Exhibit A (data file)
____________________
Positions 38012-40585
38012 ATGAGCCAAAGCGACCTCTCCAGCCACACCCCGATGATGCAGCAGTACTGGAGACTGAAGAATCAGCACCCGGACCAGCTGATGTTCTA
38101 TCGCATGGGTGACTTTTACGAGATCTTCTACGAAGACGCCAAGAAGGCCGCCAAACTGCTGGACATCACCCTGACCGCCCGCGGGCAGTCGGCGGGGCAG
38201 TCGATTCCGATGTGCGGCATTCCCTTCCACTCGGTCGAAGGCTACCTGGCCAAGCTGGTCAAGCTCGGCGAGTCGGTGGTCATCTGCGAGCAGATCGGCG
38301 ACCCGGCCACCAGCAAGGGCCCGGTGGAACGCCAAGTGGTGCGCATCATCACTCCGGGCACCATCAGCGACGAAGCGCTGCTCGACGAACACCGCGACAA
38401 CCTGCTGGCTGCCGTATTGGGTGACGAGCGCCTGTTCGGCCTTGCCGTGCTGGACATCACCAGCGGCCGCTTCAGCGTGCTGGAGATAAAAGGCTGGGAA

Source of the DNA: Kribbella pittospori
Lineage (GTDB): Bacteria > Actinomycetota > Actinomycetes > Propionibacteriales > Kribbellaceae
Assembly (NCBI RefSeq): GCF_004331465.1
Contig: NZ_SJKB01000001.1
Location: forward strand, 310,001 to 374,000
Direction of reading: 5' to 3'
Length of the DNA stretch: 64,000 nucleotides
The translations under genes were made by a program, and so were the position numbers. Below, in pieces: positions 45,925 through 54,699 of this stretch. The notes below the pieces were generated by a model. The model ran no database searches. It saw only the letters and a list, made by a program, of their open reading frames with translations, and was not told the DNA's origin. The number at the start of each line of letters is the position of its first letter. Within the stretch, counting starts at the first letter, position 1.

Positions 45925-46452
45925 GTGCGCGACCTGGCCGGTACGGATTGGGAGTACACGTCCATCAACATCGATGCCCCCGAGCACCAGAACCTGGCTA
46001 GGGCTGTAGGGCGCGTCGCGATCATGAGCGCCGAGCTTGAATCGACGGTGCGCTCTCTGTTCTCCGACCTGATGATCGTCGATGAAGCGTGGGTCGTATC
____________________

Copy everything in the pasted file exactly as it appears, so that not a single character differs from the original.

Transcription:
Positions 38012-40585
38012 ATGAGCCAAAGCGACCTCTCCAGCCACACCCCGATGATGCAGCAGTACTGGAGACTGAAGAATCAGCACCCGGACCAGCTGATGTTCTA
38101 TCGCATGGGTGACTTTTACGAGATCTTCTACGAAGACGCCAAGAAGGCCGCCAAACTGCTGGACATCACCCTGACCGCCCGCGGGCAGTCGGCGGGGCAG
38201 TCGATTCCGATGTGCGGCATTCCCTTCCACTCGGTCGAAGGCTACCTGGCCAAGCTGGTCAAGCTCGGCGAGTCGGTGGTCATCTGCGAGCAGATCGGCG
38301 ACCCGGCCACCAGCAAGGGCCCGGTGGAACGCCAAGTGGTGCGCATCATCACTCCGGGCACCATCAGCGACGAAGCGCTGCTCGACGAACACCGCGACAA
38401 CCTGCTGGCTGCCGTATTGGGTGACGAGCGCCTGTTCGGCCTTGCCGTGCTGGACATCACCAGCGGCCGCTTCAGCGTGCTGGAGATAAAAGGCTGGGAA

Source of the DNA: Kribbella pittospori
Lineage (GTDB): Bacteria > Actinomycetota > Actinomycetes > Propionibacteriales > Kribbellaceae
Assembly (NCBI RefSeq): GCF_004331465.1
Contig: NZ_SJKB01000001.1
Location: forward strand, 310,001 to 374,000
Direction of reading: 5' to 3'
Length of the DNA stretch: 64,000 nucleotides
The translations under genes were made by a program, and so were the position numbers. Below, in pieces: positions 45,925 through 54,699 of this stretch. The notes below the pieces were generated by a model. The model ran no database searches. It saw only the letters and a list, made by a program, of their open reading frames with translations, and was not told the DNA's origin. The number at the start of each line of letters is the position of its first letter. Within the stretch, counting starts at the first letter, position 1.

Positions 45925-46452
45925 GTGCGCGACCTGGCCGGTACGGATTGGGAGTACACGTCCATCAACATCGATGCCCCCGAGCACCAGAACCTGGCTA
46001 GGGCTGTAGGGCGCGTCGCGATCATGAGCGCCGAGCTTGAATCGACGGTGCGCTCTCTGTTCTCCGACCTGATGATCGTCGATGAAGCGTGGGTCGTATC